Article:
No, One Direction may be the first manufactured musical group ever that’s also in on the joke. They may be wide eyed innocents (the movie features them fawning over every new international city they visit like it’s their first time ever stepping outside the confines of the UK…because it more or less is) but they are savvy from a business perspective. Everything they do, every pre-written song they sing or previous pop hit they cover brings them closer to the end game - the almighty British pound. They get that they are being used and will go along with the ruse because, in this case, the means justifies the bigger bank account. Now, Spurlock doesn’t get the guys to sit down and dish on how they plan of profiting from their fad gadget appeal. Instead, he lets us into their world where there are no delusions about besting a certain group from Liverpool.
Some of this comes from their individual backgrounds. Both Zayn and Niall are from working class backgrounds and their respective parents are just pleased that their sons don’t have to face the hardships they have. In one of the film’s most touching moments, the former gives his mother the house he always promised, and their shared moment of recognition (over the phone, of course) is more telling than a dozen quizzical Q&As. Similarly, Niall enjoys some mid-tour R&R which allows his homesickness struggles to come to the fore. One of the most telling statements made in This Is Us comes from one of the adults when they say, “One day, we sent our kids off to audition for The X-Factor, and the next, we literally didn’t see them again for two years.”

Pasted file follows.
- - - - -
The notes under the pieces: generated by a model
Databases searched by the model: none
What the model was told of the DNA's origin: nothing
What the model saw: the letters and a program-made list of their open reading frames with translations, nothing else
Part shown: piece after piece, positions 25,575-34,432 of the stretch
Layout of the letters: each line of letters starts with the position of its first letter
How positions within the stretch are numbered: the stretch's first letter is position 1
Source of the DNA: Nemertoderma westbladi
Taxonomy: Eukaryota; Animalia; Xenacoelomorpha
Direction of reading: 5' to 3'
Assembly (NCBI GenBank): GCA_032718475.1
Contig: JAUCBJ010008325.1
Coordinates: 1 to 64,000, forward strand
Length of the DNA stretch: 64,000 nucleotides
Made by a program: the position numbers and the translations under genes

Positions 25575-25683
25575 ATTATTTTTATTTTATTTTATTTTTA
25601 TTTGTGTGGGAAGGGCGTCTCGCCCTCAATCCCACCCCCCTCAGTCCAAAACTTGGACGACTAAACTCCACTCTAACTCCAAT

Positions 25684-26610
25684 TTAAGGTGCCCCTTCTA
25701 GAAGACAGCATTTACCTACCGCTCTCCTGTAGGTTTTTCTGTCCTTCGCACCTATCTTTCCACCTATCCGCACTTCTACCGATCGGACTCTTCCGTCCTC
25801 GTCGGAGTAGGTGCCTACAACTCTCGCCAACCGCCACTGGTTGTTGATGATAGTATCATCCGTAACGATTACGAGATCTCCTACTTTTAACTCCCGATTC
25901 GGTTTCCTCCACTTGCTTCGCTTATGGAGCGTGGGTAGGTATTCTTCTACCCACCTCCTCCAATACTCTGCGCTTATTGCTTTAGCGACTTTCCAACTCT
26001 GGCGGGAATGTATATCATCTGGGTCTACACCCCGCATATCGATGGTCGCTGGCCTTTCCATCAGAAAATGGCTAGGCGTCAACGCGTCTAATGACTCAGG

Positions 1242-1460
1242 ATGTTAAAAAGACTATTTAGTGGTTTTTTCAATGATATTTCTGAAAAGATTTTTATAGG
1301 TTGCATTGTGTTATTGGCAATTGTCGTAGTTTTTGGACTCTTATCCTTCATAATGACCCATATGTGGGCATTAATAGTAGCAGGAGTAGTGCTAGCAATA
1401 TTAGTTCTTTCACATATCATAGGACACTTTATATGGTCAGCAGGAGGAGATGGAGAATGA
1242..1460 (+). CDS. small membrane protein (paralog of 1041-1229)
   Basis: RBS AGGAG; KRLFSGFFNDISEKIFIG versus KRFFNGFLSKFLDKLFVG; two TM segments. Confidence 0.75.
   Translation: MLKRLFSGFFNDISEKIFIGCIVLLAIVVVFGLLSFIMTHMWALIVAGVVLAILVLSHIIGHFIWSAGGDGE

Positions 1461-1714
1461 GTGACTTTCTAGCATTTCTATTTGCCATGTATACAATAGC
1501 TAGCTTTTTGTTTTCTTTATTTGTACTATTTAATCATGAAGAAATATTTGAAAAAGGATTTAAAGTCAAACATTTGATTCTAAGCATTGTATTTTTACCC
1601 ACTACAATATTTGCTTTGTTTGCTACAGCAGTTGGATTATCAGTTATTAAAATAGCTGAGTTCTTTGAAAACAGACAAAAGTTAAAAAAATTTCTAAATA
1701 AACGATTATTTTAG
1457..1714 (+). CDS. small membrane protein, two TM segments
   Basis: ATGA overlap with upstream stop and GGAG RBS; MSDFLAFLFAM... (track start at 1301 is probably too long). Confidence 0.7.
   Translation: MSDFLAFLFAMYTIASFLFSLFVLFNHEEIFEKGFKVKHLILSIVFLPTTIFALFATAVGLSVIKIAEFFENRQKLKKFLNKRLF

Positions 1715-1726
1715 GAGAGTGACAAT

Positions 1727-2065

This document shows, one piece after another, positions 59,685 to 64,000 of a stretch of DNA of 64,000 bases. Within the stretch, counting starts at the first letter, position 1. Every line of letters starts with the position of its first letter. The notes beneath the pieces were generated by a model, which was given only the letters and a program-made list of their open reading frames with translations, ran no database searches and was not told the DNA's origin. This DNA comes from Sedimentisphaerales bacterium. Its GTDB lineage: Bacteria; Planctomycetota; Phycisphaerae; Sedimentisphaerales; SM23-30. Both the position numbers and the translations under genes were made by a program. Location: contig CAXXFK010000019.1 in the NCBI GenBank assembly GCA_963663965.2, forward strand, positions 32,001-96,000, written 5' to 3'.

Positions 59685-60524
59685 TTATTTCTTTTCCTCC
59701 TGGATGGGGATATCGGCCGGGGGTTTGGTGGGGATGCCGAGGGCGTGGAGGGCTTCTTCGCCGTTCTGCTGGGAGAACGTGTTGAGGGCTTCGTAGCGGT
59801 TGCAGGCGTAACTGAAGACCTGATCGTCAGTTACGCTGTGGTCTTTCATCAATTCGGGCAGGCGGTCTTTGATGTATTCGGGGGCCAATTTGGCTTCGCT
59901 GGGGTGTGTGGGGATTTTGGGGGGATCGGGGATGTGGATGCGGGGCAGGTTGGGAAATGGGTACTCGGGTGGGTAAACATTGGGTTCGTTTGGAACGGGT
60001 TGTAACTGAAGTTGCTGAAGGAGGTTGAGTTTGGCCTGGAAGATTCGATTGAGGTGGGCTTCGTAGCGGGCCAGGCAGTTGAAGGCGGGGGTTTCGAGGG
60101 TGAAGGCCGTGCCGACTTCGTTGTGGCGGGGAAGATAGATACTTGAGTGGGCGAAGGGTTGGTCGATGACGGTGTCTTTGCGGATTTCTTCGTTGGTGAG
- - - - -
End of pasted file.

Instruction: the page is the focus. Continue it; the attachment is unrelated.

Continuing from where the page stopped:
Indeed, Spurlock highlights the hard work involved in being incredibly popular. The boys are woken from mere minutes of sleep to sing harmonies on an upcoming single, the half-drowsy performances perked up by a veritable supercomputer of technological aids. The whole hotel to arena to bus to airport to taxi to hotel to theater routine is harrowing, as are the number of day, nay WEEKS, between periods of (incredibly brief) downtime. As they drink in the adulation, as they harmonize and flash their tattoos at the crowd, you can tell they are having fun. They are also young enough, foolish enough, and in 2013, cynical enough to understand that this is their moment. To let it slip by without milking it for everything they can would be the ultimate failure.
It’s also indicative of Spurlock’s approach. He wants to dig behind the facade, to pull out the (partial) truths about life in a post-millennial boy band. There are no tired confessionals where someone - Liam, Louis - laments the fact that they can’t participate in the songwriting or playing process, no grating grandstanding where they want to be taken seriously as artists. They know they are cute. They know they can sing. They know they can make money at both. That’s all that matters. While it may sound materialistic, or part of a production hoping that everyone, including a cynical middle-aged film critic, will drink the 1D Kool-aid. the truth is that, by hiring Spurlock, the makers of This Is Us actually found a way to live up to that title. This may be nothing more than a smart, strategic piece of PR, but thanks to the individual capturing the commerce, we get more than mere hyperbole.